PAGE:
I’m on a cousin’s porch this morning. A puppy is in my lap. I am watching traffic roll by.
And this morning’s traffic—if you can call it that—is sparse. I don’t often get to count cars anymore, but when I do, I wave at people who drive them.
I like to count how many people wave back.
People don’t wave like they used to. It’s a dying art, waving. Not long ago, you’d wave at folks and get waves in return. Things have changed.
A red truck rides past. A man wearing a cowboy hat is driving. I wave. The old man waves.
You can trust old men in cowboy hats.
The first cowboy hat I ever had was not a true cattleman’s hat. It was a construction hard hat in the shape of a ten-gallon one. It was my father’s.
My father wore a hardhat every day of his professional life. And like most ironworkers of his day, his everyday hard hat was covered in stickers. I remember those stickers.
There are some things you don’t forget.
My dog Thelma Lou is snoring while I count cars. This dog is pure adrenaline. I have only had her for six days, and I haven’t slept but a few minutes all week.
She wakes at odd hours with hellish insanity in her eyes. She chews anything within a nose’s-reach—including her own body. I love her.
I took Thel for a walk at 4:34 A.M. I haven’t been able to go back to sleep since.
Another car passes. It’s an old Chevelle, a ‘69 or ‘70. Kelly Green. Pretty. It’s full of high-schoolers. I wave at them. Nobody waves back.
My uncle John used to drive a ‘73 Chevelle—Periwinkle blue, with Redneck Rust on the hood. I learned to drive stick in that thing.
A man is walking his Labrador on the sidewalk. “Morning,” he says.
“Morning,” my cousin answers.
The Lab’s name is Bruno. Bruno pauses, sniffs the grass, walks in circles, then blesses the earth.
Immediately, the man uses a plastic bag to pick up Bruno’s warm regards.
My father would roll in his grave at this plastic baggy business.
A minivan passes. A young woman is driving. She’s looking at a cellphone while steering. There are kids in the backseat. Each child stares at a glowing screen of their own.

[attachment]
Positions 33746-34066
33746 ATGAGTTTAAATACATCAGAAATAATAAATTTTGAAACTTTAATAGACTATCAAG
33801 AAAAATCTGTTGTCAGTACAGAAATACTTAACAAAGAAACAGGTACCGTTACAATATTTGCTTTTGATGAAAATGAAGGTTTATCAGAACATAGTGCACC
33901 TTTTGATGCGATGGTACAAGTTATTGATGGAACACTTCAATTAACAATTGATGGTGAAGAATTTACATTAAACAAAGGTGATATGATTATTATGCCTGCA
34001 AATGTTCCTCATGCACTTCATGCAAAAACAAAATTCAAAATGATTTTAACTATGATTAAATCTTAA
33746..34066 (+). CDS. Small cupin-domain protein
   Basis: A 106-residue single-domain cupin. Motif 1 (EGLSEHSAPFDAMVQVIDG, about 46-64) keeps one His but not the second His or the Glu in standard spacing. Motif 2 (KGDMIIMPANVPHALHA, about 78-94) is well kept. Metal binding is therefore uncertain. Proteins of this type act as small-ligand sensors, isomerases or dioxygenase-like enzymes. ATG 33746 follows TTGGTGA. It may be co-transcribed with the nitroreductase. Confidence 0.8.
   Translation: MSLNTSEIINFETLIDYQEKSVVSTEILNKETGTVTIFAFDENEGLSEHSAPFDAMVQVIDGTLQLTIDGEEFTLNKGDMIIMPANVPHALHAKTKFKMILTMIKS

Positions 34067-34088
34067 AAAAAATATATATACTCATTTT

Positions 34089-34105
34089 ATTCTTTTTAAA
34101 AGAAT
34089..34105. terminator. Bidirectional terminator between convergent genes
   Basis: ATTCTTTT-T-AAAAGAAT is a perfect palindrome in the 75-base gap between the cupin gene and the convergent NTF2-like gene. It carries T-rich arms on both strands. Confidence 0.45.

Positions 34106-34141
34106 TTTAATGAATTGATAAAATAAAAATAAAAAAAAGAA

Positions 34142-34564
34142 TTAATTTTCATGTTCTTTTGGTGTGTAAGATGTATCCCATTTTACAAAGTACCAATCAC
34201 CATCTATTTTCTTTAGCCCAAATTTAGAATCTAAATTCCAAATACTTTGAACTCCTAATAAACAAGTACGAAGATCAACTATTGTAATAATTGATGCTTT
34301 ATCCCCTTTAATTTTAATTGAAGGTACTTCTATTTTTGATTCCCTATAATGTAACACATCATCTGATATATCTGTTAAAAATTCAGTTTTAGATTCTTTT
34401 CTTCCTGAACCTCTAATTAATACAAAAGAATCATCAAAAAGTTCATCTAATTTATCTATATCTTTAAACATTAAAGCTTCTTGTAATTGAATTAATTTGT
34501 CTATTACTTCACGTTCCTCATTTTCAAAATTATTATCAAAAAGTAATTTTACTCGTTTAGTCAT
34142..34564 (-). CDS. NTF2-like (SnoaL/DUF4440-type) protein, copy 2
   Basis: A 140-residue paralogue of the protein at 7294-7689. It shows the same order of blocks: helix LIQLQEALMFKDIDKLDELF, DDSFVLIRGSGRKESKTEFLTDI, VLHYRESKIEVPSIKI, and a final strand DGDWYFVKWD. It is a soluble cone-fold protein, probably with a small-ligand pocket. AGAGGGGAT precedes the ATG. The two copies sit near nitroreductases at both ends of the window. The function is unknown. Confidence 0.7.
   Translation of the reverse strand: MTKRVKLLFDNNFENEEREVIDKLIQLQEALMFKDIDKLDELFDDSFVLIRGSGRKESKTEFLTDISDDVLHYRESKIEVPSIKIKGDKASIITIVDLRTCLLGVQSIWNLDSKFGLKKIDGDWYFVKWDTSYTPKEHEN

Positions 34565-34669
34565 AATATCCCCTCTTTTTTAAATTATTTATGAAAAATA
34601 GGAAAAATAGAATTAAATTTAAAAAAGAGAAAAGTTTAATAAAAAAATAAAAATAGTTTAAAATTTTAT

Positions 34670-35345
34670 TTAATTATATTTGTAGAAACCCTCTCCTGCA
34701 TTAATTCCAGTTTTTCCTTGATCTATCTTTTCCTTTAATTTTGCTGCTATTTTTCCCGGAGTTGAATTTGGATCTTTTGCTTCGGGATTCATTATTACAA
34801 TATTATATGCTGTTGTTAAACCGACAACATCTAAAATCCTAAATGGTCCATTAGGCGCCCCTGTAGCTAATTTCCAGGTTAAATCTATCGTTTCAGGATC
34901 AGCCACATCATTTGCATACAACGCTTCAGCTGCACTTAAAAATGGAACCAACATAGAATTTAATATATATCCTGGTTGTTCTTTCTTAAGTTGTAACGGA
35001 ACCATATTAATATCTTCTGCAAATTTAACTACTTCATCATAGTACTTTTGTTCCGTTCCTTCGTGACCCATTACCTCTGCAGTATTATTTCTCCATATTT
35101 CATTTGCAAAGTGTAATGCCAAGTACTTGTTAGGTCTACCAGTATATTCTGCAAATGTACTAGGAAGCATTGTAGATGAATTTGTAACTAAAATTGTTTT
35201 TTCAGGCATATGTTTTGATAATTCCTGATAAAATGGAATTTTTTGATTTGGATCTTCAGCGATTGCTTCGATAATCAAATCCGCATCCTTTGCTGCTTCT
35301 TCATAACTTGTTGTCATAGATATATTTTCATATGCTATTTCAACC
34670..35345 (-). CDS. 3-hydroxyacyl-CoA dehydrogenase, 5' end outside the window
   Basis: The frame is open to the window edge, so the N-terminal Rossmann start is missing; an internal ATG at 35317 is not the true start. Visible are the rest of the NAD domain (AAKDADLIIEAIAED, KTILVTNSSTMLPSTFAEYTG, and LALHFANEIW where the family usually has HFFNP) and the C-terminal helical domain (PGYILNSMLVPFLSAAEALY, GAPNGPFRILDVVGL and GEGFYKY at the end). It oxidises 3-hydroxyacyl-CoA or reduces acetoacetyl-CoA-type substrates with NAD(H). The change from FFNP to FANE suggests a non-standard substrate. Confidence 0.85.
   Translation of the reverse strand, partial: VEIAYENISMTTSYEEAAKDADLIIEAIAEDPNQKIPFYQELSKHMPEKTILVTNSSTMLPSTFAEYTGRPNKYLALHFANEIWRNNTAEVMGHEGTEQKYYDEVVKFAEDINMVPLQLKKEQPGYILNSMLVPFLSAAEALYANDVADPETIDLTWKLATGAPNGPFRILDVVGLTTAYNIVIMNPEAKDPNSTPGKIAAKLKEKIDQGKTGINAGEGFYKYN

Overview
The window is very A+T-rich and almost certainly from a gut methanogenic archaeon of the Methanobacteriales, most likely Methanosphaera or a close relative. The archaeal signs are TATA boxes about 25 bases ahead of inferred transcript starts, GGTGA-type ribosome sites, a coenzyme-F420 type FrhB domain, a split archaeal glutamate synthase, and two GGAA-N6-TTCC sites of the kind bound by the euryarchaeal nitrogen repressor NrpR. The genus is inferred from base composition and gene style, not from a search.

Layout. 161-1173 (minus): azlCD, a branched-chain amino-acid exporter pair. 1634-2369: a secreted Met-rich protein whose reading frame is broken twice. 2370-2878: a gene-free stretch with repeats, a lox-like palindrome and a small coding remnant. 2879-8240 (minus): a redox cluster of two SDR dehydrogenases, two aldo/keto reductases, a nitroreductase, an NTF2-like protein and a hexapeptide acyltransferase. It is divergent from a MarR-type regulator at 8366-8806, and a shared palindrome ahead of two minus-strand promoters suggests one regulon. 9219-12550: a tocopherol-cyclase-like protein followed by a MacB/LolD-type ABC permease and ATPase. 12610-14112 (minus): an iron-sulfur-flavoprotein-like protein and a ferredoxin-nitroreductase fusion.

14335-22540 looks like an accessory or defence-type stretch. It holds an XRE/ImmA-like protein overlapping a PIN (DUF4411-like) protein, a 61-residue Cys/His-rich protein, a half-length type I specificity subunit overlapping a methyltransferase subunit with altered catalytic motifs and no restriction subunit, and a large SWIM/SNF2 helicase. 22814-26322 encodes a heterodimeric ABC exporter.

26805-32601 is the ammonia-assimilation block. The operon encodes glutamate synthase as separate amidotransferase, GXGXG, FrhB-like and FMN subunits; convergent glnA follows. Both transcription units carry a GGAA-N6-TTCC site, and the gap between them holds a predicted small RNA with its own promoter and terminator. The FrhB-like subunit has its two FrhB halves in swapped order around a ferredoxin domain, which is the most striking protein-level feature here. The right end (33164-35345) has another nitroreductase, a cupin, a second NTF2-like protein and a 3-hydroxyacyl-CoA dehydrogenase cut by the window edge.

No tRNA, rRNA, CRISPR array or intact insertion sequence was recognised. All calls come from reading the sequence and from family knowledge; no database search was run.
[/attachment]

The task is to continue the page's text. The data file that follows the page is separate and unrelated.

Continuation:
I wave. No wave-backs.
Maybe I have something in my teeth.
I don’t hate smartphones—I really don’t. But I don’t love them, either. They’ve changed the world.
Long ago, when you wanted to, for instance, call a girl, you had to use a KITCHEN phone while your whole family watched and giggled.
You’d hold a receiver against your face, turn your back toward your sister, and twirl a fifty-foot phone cord.
The girl’s father would answer in a voice like a Massey Ferguson log splitter and say: “Who’s calling, please?”
And it was in this exact moment that you were no longer a boy.
A van passes. The thing is loaded with boys in sports uniforms. I wave. All boys wave back. There is hope for humanity.
A nice SUV passes. A woman at the wheel with a young man in her passenger seat.
I wave. She waves. He waves. My cousin waves. Thel even raises her head.
My cousin says, “That guy beside her ain’t her husband.”
Maybe not, but at least he waved.
And now my puppy is awake. She’s making noxious fumes that can be smelled from outer space. I take her into the grass. She sniffs. She finds a spot. She makes a blessing.
My cousin hands me a plastic bag.
And this little dog treats me like I am the most important person in the world. And to her, I think maybe I am. I like feeling important to another creature. In fact, I like it so much that I wish I could give this feeling to as many people as possible.
You might wonder what you just read here.
This is me waving to you.